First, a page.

The work of this collaborative group of NOAA Fisheries scientists and other agencies and organizations is being conducted under the Gulf Watch Alaska and Herring Research and Monitoring programs funded by the Exxon Valdez Oil Spill Trustee Council. Findings from these programs are providing resource managers with important insights for recovery and protection of ecosystems after major oil spills.
What does the Prince William Sound ecosystem look like more than two decades after the Exxon Valdez oil spill? According to NOAA Fisheries scientists and partners who have been monitoring the ecosystem since the spill occurred in 1989, the answer is complicated. It’s a picture that includes loss, recovery, change and persisting conditions.
A newly published Special Issue of Deep Sea Research II, includes 19 research papers on the Sound ecosystem. Here, we highlight a few of the papers authored by NOAA Fisheries scientists.
“In the early years after the spill, experts anticipated that the oil would naturally degrade and not persist in the environment. I haven’t found this to be the case,” says study leader Mandy Lindeberg, a NOAA Fisheries scientist. “For some sites, oil may persist for decades.
According to Lindeberg, during the spill oil made landfall and on some beaches became trapped under an armoring of cobble and boulder. Oil has remained in these pockets and persisted because they lacked the natural processes necessary to breakdown the oil (e.g., physical action such as waves and weather and dissolved oxygen to promote microbial degradation).
This has been one of the surprising results from the spill in that these pockets of trapped oil have not weathered significantly since 2001.
Humpback whale in Prince Williams Sound
With the decline and lack of recovery of the killer whale population after the oil spill, a conspicuous predator, Dall’s porpoise, commonly seen throughout the year in the Sound seems to be prospering.
During vessel-based surveys from 2007-2015, scientists observed the porpoise using a wide range of habitats, including those not considered typical of the species, such as bays, shallow water, and nearshore waters.
“The ability of the Dall’s porpoise to exploit new habitats may be linked to the decline of AT1 killer whales (a group of transients in the Sound), a primary predator of porpoise,” said John Moran, fisheries biologist, Alaska Fisheries Science Center. “We don’t know a lot about the size of this porpoise population within the Sound, but they seem to be foraging more in bays of the eastern Sound when spawning and overwintering herring are present.”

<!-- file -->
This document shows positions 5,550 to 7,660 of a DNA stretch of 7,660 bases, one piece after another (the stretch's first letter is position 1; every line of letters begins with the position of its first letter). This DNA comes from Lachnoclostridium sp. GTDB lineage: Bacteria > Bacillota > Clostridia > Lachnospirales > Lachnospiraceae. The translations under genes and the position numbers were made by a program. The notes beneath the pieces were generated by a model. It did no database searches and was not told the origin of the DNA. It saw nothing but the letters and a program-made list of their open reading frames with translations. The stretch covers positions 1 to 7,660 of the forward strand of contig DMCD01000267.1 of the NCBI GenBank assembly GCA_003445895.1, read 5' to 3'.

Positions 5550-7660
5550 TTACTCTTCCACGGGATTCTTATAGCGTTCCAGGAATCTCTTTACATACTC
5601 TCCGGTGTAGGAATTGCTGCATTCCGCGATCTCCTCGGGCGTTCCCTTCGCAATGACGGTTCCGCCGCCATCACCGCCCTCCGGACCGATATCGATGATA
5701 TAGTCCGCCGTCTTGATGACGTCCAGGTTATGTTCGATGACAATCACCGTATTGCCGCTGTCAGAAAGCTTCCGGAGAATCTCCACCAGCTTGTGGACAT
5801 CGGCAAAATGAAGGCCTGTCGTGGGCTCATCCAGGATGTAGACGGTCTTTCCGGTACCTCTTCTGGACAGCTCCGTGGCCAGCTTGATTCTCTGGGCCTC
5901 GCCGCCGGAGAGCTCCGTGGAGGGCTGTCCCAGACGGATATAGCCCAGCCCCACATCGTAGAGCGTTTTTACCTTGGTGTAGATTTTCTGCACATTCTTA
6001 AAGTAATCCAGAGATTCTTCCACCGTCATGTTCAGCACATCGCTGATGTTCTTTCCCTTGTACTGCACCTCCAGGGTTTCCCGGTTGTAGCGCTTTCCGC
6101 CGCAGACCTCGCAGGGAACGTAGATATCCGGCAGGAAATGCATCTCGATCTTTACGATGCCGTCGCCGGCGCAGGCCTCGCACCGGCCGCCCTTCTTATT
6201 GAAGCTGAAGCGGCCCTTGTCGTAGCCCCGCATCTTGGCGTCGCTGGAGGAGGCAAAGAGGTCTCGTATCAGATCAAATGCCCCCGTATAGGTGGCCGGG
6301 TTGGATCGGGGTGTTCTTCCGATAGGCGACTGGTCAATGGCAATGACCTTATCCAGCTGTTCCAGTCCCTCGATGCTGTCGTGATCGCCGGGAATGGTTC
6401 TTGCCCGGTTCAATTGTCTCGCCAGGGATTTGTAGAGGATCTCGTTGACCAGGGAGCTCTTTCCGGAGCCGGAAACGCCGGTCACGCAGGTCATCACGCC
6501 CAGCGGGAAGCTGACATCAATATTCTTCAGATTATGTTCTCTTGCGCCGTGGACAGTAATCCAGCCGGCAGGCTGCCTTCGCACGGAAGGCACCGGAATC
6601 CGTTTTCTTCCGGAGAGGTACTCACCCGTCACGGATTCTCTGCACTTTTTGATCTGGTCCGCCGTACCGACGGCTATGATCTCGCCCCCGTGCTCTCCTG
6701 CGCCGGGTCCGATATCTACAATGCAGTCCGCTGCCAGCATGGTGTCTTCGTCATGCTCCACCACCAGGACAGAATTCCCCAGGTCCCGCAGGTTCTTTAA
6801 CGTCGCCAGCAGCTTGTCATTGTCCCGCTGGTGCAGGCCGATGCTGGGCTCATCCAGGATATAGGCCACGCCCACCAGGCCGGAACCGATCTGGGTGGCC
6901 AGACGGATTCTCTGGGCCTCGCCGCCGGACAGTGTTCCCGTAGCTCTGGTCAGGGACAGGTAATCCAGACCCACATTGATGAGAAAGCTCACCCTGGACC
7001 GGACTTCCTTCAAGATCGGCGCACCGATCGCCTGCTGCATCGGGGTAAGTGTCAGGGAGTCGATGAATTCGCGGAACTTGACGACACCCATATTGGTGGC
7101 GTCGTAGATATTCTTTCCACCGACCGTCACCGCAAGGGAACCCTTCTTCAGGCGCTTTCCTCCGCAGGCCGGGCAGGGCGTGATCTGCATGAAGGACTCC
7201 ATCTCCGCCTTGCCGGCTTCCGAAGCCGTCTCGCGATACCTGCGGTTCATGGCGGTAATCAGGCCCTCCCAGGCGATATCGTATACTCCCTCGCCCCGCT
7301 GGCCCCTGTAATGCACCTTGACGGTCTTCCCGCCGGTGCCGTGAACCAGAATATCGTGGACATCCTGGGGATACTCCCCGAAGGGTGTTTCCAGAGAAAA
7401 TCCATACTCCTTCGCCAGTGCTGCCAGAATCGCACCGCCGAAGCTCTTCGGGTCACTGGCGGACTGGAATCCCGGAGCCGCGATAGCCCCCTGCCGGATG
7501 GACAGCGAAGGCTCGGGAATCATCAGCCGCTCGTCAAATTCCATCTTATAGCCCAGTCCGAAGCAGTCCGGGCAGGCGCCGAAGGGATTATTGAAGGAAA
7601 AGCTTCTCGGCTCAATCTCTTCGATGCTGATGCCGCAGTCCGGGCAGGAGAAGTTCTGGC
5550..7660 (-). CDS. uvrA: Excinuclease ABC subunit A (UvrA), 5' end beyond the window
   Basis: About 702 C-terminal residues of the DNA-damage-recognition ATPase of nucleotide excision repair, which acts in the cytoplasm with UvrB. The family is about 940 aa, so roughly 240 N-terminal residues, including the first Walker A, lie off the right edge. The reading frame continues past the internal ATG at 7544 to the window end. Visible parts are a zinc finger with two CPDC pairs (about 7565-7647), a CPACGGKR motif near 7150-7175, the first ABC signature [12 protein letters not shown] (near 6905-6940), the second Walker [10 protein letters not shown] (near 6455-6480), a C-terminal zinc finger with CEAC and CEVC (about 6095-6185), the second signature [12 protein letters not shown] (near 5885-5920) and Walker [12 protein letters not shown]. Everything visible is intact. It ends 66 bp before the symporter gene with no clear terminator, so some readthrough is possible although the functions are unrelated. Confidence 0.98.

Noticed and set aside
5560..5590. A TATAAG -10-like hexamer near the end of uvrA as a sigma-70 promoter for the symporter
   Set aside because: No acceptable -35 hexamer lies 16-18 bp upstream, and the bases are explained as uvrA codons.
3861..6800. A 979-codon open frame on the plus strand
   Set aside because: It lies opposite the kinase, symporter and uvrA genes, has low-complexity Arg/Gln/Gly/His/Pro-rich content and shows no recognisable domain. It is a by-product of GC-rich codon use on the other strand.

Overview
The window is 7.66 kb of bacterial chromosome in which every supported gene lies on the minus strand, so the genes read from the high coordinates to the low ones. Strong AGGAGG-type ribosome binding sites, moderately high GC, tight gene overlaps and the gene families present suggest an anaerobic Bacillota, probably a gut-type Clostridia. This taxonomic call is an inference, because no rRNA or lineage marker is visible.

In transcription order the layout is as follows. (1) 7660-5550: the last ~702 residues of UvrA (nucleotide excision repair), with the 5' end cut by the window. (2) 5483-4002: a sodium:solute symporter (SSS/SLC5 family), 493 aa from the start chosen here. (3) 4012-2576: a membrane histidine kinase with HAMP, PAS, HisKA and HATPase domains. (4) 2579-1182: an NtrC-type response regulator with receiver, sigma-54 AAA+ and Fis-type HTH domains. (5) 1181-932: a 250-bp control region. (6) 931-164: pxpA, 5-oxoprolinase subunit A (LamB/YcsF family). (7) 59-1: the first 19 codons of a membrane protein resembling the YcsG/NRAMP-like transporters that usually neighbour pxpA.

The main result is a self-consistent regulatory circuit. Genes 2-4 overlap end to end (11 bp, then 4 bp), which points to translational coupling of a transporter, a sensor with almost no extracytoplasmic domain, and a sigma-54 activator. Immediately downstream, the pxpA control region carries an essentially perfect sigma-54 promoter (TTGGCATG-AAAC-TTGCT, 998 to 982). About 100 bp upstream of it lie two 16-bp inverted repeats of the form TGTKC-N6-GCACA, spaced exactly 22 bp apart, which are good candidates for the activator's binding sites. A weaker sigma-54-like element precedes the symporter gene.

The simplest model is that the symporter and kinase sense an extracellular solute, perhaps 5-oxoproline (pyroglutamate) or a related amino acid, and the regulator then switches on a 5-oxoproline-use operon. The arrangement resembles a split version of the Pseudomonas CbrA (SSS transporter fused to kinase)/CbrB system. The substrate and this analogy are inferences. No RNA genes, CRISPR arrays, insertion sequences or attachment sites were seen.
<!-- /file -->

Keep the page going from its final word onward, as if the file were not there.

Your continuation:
Another marine mammal, the humpback whale, has been keying in on herring in the Sound. Scientists ran models to estimate how much herring humpback whales may be consuming to determine whether whales are preventing recovery of some herring populations. While overall humpback whale predation wasn’t viewed as a problem throughout the Gulf of Alaska, in the Sound the models estimate that humpback whales may be consuming as much as 12-34% of the pre-spawning herring biomass.
Alaska Fisheries Science Center scientists Fletcher Sewall and Ron Heintz and their colleagues at the University of Alaska Fairbanks looked at other biological variables that could be affecting herring’s ability to survive to adulthood (recruitment). In particular, they found a close, positive, relationship between age-1 pollock and age-3 herring in the Prince William Sound ecosystem – when one population went up the other also went up. This isn’t surprising because the two species co-occur in the nearshore habitat and their diets overlap and show similar seasonal changes in composition. In addition to humpback whales, adult pink salmon returning to spawn and seabirds have been suggested as important herring predators. Past studies show that common murres can remove as much as 10 percent of the adult herring biomass and even greater biomass of juveniles.
Long-term environmental monitoring is important for assessing recovery of injured species, managing those resources and the services they provide, and informing the communities who depend on the resources.
Lindeberg added, “Long-term, consistent, scientific data are invaluable in helping us detect and understand ecosystem changes. The fact that these studies have been able to continue for decades is important to aid in our understanding of ecosystem recovery.”
You can read more about these and other studies in the Special Issue of Deep Sea Research II.
Note: All photographs were taken under NMFS ESA MMPA Permit number 18529